voters to vote in the precincts in which they reside, Judge Bivins could not be a candidate for the Western Section for the Court of Criminal Appeals as he can only be a candidate for the Middle Section, where he resides and where he votes and to which he has consequently been assigned. In other words, judges must be assigned to the Section or District where they reside and vote. The evidence of that is there is no judge sitting on the bench in any Section or District of the Court of Appeals who does not reside and is eligible to vote in that Section or District. Otherwise, no intermediate appellate court judge could vote for himself. The Legislature by providing for an at-large or a statewide election of appellate judges, under Tenn. Code Ann. 17-4-114, violated Article VI, Section 4, which requires that all judges be elected by the voters of the District to which they are assigned and reside and are eligible to vote. The word District has a universal meaning. As it is used in the United States District Courts, the word District connotes a section of the judicial circuit to which judges are assigned. The State of Tennessee cannot be a judicial District as evidenced by the fact that there are thirty-one judicial Districts in the State of Tennessee, as there are ninety-nine House of Representative Districts and thirty-three senatorial Districts. For the same reason that the Legislature could not pass a law requiring State Representatives and/or State Senators to run statewide, it cannot pass a law for intermediate appellate judges to run statewide or for Circuit judges, chancellors, or criminal trial judges to run statewide. The constitutional scheme and plan is for the Legislature and the judges, except the Supreme Court judges, to be accountable to their fellow citizens where the office-holder and the voter both reside. Furthermore, the Legislature passed a law, Tenn. Code Ann. 16-5-103(a), which provides that, The judges of the Court of Criminal Appeals shall be elected by the qualified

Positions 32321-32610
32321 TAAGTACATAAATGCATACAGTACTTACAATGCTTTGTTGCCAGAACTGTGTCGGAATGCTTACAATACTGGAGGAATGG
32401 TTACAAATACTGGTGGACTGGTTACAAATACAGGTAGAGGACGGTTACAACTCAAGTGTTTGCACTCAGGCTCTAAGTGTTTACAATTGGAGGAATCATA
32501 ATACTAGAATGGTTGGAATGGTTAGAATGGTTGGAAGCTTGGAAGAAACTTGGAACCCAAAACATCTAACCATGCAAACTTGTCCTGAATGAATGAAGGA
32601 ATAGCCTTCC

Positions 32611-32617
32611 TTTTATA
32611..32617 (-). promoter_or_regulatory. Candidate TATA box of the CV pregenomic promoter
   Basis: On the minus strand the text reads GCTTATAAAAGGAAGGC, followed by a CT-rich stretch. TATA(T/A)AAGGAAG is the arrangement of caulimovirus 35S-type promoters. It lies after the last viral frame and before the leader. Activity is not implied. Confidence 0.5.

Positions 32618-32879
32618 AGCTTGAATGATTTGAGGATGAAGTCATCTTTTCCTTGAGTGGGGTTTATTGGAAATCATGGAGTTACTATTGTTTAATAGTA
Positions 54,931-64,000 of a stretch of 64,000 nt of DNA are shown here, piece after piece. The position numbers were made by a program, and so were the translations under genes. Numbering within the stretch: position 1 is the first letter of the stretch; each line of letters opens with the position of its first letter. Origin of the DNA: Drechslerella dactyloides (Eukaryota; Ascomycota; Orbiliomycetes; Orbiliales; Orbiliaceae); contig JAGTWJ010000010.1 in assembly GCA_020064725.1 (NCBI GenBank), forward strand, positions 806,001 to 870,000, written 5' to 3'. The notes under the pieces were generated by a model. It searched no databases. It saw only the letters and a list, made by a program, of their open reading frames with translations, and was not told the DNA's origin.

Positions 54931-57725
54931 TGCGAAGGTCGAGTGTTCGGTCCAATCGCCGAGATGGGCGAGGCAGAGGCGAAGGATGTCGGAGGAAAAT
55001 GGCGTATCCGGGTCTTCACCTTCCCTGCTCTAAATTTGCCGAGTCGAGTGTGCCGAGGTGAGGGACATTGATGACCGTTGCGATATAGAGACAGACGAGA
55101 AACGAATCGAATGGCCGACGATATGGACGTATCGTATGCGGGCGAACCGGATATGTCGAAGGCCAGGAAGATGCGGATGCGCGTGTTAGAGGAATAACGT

voters for a full term of eight (8) years at the same time the regular judicial election is held in the State of Tennessee for the judges of other courts of record. Furthermore, Tenn. Code Ann. 165-102 provides that the Court shall be composed of twelve (12) judges, of whom no more than four (4) shall reside in any grand division of the State. Therefore, it is apparent that the judges of the Court of Criminal Appeals must reside in one of the three Grand Divisions of the State and that only those that reside in that Grand Division can be elected and/or chosen by the voters of the Eastern, Middle, or Western Sections or Grand Divisions. As a consequence, the Tennessee retention election statute as it relates to appellate judges is unconstitutional in violation of Article VI, Section 4 and as a result, the entire statute is unconstitutional because the Legislature would not have passed a statute that applied to Supreme Court judges only if the same statute that applied to the election of the intermediate Court of Appeals judges had been held to be unconstitutional. Therefore, the opinion written by the Court of Appeals in this case should be reversed. Moreover, the panel that decided the instant case consisted of P.J. Herschell Pickens Franks and David G. Haynes and Donald P. Harris. Notwithstanding, the fact is that two of those three judges, Franks and Haynes, were disqualified because they themselves were retention elected and the constitutionality of the retention election statute is the subject matter of this case. ARGUMENT REGARDING RECUSAL There is no more important concept under the Rule of Law than that judges must be constitutionally competent in order to preside because if they are not constitutionally competent they cannot administer Due Process of Law. The fact is that The People of Tennessee have suffered for more than forty years because they have been deprived of their